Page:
The Federal Transit Administration noted on July 25 that four more states – Arkansas, Louisiana, Texas and Wisconsin – have achieved federal certification of their rail transit State Safety Oversight (SSO) programs.
With these four most recent certifications, 21 of 30 states and the 31 SSO programs covered by this rule are now in compliance, the agency said.
The FTA reiterated in a statement that federal law requires states with rail transit systems to obtain federal certification of their SSO programs by April 15, 2019 – a deadline that cannot be waived or extended.
The New Orleans streetcar network is one of the four transit systems that just received SSO program approval from FTA.
Photo: Diego Delso
And if a state fails to obtain certification for its SSO program by the deadline FTA stressed that “it is prohibited by transportation law from obligating any funds” to all public transportation agencies throughout that state until certification is achieved.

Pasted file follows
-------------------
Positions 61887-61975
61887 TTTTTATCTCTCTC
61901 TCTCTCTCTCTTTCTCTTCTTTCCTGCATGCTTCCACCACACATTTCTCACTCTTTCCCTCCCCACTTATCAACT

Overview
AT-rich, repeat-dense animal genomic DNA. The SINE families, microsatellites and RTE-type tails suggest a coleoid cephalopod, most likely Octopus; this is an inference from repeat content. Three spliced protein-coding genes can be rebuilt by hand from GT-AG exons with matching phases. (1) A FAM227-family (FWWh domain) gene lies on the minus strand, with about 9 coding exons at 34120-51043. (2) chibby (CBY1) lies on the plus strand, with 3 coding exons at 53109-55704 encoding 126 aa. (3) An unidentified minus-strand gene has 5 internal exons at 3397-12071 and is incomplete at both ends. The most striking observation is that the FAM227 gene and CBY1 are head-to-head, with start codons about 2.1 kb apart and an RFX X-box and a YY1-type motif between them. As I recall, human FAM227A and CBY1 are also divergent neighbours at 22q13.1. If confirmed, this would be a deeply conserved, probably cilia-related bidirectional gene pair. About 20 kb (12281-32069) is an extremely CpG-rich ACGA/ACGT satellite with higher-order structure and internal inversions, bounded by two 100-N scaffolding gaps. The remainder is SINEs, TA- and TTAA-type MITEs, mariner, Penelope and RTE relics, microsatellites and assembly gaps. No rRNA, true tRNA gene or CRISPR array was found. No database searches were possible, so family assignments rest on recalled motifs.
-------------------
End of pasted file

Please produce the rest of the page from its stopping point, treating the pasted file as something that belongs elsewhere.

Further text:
The four states and their respective departments of transportation that recently achieved SSO certification are:
- The Arkansas Department of Transportation: it oversees the Rock Region METRO streetcar system.
- The Louisiana Department of Transportation: it is in charge of the New Orleans Regional Transit Authority streetcar system.
- The Texas Department of Transportation: it manages the Dallas Area Rapid Transit and Houston METRO light rail systems, the City of Dallas and City of El Paso streetcar systems, and the City of Galveston and McKinney Avenue Transit Authority trolley systems.
- The Wisconsin Department of Transportation: it handles the City of Milwaukee and Kenosha Area Transit streetcar systems.
As a reminder, to achieve certification, FTA said an SSO Program must meet several federal statutory requirements, including establishing an SSO agency that is financially and legally independent from the rail transit agencies it oversees.
In addition, a state must ensure that its SSO agency adopts and enforces relevant federal and state safety laws, has investigatory authority, and has appropriate financial and human resources who are “properly trained” for the number, size and complexity of the rail transit systems within the state’s jurisdiction.